Everyone who works with global teams has faced the issue of how to calculate time zone offset between them and their remote team mates.
Lots of tools exist, but none that do exactly what I want. I currently use "FoxClocks" (a free plug-in for FireFox) to solve the problem of "what time is it right now in Moscow?"
(Of course, this presumes you use FireFox (or Thunderbird, or Sunbird) as your browser).
The tool throws a series of city:day:time readouts along the bottom window of the browse. You can configure the cities. It gives you a quick "at-a-glance" readout of time differences. Not as handy for figuring out what time it's going to be in Hong Kong at 09:30 on 3/1 (with this tool, you still have to do math for that), but you can at least see the differences in real time. Here's the About FoxClocks page. Some readers might find this useful.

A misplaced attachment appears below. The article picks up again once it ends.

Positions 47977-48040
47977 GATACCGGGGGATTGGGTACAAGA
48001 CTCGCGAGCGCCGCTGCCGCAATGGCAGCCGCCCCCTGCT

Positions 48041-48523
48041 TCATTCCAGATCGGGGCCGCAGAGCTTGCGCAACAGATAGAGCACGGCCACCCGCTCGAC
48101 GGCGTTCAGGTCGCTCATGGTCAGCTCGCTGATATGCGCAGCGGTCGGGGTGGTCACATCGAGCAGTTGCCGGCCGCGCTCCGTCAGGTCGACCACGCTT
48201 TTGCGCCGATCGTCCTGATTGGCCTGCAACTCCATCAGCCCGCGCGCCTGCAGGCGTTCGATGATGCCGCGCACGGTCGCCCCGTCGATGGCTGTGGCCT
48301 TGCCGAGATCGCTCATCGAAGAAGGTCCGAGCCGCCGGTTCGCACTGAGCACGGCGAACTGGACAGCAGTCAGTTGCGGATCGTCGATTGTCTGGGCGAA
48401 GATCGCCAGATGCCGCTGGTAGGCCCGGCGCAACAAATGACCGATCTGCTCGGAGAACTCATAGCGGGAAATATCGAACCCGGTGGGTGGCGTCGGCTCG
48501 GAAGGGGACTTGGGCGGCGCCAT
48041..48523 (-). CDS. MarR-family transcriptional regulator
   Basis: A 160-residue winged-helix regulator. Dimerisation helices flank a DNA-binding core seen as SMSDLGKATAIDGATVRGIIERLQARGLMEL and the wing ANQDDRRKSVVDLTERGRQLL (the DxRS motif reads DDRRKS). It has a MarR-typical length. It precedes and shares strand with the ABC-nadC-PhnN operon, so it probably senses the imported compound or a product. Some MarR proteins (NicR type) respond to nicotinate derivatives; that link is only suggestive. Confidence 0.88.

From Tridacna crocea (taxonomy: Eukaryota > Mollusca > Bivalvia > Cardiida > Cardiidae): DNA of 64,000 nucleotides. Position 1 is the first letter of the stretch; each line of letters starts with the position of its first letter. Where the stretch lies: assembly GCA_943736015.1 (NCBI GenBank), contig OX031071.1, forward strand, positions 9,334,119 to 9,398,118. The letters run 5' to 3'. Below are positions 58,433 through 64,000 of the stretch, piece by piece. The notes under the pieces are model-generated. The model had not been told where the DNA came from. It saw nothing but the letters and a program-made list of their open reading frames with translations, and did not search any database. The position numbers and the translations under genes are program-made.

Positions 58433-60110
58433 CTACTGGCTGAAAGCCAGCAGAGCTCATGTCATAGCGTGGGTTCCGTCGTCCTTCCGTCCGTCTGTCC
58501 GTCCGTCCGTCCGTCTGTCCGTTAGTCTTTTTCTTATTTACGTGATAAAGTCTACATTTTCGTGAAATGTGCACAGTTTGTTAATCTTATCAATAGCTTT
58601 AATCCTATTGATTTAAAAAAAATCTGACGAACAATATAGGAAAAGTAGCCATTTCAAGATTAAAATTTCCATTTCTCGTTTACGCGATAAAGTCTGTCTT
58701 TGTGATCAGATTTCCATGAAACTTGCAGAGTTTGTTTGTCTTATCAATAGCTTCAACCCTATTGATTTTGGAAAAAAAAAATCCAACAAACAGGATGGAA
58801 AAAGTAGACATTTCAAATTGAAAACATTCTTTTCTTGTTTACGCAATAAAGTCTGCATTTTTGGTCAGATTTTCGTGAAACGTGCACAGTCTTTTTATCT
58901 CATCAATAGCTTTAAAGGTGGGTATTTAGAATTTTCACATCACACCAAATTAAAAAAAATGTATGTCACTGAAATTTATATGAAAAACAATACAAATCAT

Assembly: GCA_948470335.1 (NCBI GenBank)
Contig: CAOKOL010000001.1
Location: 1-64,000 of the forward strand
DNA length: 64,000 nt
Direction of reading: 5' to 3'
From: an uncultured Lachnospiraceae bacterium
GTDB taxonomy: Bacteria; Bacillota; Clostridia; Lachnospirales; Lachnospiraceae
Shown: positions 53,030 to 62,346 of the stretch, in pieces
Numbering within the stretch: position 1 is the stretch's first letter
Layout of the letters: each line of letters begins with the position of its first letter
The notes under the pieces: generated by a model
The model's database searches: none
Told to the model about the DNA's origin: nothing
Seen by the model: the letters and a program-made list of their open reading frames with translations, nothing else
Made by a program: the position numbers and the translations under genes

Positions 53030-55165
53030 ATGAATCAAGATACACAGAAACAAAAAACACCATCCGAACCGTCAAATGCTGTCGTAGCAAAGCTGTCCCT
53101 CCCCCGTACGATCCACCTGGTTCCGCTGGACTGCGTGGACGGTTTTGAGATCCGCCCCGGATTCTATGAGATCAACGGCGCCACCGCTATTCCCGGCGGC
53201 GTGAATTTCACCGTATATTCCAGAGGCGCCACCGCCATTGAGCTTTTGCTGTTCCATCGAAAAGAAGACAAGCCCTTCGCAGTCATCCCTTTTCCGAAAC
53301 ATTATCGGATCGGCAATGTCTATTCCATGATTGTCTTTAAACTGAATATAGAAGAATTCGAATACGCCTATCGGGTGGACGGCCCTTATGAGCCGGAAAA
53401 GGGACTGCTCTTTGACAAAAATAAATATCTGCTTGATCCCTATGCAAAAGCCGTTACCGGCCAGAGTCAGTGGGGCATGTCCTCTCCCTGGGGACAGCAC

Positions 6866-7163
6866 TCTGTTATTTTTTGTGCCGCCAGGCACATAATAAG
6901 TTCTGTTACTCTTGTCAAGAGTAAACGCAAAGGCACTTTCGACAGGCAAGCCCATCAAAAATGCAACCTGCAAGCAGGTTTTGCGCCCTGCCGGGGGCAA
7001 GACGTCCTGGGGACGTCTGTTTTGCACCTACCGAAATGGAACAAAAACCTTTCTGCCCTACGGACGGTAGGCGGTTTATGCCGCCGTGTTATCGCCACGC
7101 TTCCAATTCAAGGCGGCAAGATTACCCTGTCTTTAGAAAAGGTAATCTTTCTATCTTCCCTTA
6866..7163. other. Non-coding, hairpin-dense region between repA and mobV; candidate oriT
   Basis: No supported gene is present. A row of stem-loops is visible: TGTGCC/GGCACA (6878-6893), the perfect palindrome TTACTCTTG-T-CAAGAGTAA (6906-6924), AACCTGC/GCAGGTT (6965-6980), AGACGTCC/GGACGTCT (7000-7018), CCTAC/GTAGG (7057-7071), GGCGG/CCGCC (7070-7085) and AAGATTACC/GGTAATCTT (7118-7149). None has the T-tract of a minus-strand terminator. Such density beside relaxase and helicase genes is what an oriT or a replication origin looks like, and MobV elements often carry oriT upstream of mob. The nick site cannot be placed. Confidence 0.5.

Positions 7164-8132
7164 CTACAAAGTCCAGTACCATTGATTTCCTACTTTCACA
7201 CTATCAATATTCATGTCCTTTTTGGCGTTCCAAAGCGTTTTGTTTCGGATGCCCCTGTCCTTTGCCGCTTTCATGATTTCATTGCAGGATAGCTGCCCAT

For the "when is my meeting?" problem, I have built a little spreadsheet that I use for time offset calculation.
Here's a screen-capture of it (see above, click for a bigger version), with the offset for the summer months... I keep this on my desk, so I have a shortcut any time I'm trying to figure out when a meeting is supposed to be. Just find your city along the top row, and the city you're calling along the columns. Then, add the indicated offset to your time, and you'll have the target time (it's easier to do this in 24-hour notation).
Some useful timezone facts to remember:
- There are 40 timezones, not 24, so figuring out when your conference call is supposed to be is a big messy problem.
- Not all countries put themselves through the lunacy of "day light savings time". Here's a great info-graphic from WikiPedia about countries that do and don't use DST.
- India is all in one big time zone, called "India Standard Time" or IST. India doesn't use DST.
- China is also one big time zone at UTC +8 (CST).
- Russia has 11 time zones.
- Brazil is either 1, 2, or 3 hours ahead of the US East Coast, depending on the time of the year.